Day 1 :
CEO, American Society for Clinical Pathology, USA
Dr. Holladay is the American Society for Clinical Pathology (ASCP) Chief Executive Officer. He has focused on globalization initiatives for the medical laboratory community that include significant contributions to the President’s Emergency Plan for AIDS Relief (PEPFAR) funded through the Centers for Disease Control and Prevention; strategic partnerships in laboratory medicine; corporate reorganization and management activities; mergers and acquisitions; international outreach; external partnerships; health services research and delivery and also establishing the gold standard of certification for individuals within the United States and worldwide. ASCP has been funded for over 40 million dollars to support patient-centered care.
The field of cytopathology has evolved from basic Pap staining of tumors followed by H&E tissue diagnosis of disease to the use of immunocytochemistry and complementary ancillary molecular diagnostics to aid in specifying the disease. However, due to the sequencing of the human genome and the subsequent genomic revolution, the field of theranostics has evolved.
Theranostics is the coupling of companion diagnostic tools (in particular, molecular profiling) with specific therapeutic drugs. This "personalized" approach to diagnosis allows the clinician to provide therapy based on specific genetic mutations of the tumors from their patients. The FDA has dramatically increased the number of cleared/approved in vitro assays for patients with genetic mutations that respond to drugs that prevent the expression of the mutations, such as tyrosine kinase inhibitors. These alternative forms of therapy have dramatically increased the survival rate in patients with stage four and metastatic cancer. It is imperative that pathologists and laboratory professionals determine which companion diagnostic assay should be chosen and recommend the clinically actionable drugs tailored to their genetic mutation to the clinician. This change in the scope of practice creates unprecedented opportunities to more accurately diagnose patients and guide the selection of personalized therapies.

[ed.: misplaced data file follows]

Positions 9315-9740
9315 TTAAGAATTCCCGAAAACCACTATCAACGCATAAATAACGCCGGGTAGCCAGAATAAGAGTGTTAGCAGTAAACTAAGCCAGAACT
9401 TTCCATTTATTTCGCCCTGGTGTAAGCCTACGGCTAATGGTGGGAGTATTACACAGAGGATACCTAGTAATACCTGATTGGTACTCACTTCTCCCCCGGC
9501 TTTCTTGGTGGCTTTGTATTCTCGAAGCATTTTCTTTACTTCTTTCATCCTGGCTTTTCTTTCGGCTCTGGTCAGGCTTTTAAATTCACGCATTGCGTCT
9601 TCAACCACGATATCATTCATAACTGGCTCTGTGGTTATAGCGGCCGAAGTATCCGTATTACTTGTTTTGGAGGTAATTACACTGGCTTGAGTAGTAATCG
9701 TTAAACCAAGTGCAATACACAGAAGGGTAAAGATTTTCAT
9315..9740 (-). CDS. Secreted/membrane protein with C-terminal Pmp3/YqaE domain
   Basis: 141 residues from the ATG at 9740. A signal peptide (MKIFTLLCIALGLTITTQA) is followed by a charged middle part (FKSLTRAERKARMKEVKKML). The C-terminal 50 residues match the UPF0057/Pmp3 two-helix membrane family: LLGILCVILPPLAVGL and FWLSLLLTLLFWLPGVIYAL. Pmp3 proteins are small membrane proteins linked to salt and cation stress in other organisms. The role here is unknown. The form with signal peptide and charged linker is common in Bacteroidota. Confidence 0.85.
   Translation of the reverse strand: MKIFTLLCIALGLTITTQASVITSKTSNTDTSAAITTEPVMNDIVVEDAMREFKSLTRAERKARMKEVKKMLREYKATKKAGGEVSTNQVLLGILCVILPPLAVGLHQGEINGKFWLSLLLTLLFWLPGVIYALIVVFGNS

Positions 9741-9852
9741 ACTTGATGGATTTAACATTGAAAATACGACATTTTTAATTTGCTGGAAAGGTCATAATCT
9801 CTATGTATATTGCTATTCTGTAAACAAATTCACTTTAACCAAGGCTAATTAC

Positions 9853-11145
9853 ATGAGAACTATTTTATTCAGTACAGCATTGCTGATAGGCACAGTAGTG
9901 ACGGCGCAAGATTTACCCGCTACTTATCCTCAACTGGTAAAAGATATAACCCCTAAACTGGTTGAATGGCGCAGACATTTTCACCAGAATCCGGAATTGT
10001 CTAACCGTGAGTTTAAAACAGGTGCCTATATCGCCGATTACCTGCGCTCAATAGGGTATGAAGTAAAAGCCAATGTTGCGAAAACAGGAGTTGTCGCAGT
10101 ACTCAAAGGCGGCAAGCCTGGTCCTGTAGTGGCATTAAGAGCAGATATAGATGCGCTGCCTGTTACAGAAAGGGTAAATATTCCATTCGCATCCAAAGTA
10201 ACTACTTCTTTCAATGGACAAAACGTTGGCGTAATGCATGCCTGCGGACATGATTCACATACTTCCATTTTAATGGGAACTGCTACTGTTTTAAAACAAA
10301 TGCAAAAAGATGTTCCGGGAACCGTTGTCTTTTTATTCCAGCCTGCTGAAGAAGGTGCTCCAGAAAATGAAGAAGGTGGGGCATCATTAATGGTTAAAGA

- Sessions: Anatomical Pathology | Molecular Pathology
Baptist Health Lexington, USA